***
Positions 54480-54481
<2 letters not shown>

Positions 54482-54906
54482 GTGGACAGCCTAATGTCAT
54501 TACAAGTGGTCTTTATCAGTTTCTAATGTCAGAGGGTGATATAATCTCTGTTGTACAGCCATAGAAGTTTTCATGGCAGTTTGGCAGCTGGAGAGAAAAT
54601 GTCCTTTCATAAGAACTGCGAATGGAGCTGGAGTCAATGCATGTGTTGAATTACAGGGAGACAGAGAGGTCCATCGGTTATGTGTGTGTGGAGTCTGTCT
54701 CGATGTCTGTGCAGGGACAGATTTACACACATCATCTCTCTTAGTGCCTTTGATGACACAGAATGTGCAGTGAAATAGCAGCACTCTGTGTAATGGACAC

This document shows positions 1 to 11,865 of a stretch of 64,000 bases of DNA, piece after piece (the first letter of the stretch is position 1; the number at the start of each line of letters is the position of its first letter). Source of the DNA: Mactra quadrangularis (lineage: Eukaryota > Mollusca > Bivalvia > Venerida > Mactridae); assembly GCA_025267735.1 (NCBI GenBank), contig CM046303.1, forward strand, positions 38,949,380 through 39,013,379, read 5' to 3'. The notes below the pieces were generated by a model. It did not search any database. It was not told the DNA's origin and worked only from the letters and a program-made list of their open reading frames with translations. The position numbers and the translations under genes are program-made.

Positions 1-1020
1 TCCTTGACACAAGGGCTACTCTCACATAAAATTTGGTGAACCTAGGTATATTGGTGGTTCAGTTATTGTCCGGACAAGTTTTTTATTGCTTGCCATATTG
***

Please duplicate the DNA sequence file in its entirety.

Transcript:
Positions 54480-54481
<2 letters not shown>

Positions 54482-54906
54482 GTGGACAGCCTAATGTCAT
54501 TACAAGTGGTCTTTATCAGTTTCTAATGTCAGAGGGTGATATAATCTCTGTTGTACAGCCATAGAAGTTTTCATGGCAGTTTGGCAGCTGGAGAGAAAAT
54601 GTCCTTTCATAAGAACTGCGAATGGAGCTGGAGTCAATGCATGTGTTGAATTACAGGGAGACAGAGAGGTCCATCGGTTATGTGTGTGTGGAGTCTGTCT
54701 CGATGTCTGTGCAGGGACAGATTTACACACATCATCTCTCTTAGTGCCTTTGATGACACAGAATGTGCAGTGAAATAGCAGCACTCTGTGTAATGGACAC

This document shows positions 1 to 11,865 of a stretch of 64,000 bases of DNA, piece after piece (the first letter of the stretch is position 1; the number at the start of each line of letters is the position of its first letter). Source of the DNA: Mactra quadrangularis (lineage: Eukaryota > Mollusca > Bivalvia > Venerida > Mactridae); assembly GCA_025267735.1 (NCBI GenBank), contig CM046303.1, forward strand, positions 38,949,380 through 39,013,379, read 5' to 3'. The notes below the pieces were generated by a model. It did not search any database. It was not told the DNA's origin and worked only from the letters and a program-made list of their open reading frames with translations. The position numbers and the translations under genes are program-made.

Positions 1-1020
1 TCCTTGACACAAGGGCTACTCTCACATAAAATTTGGTGAACCTAGGTATATTGGTGGTTCAGTTATTGTCCGGACAAGTTTTTTATTGCTTGCCATATTG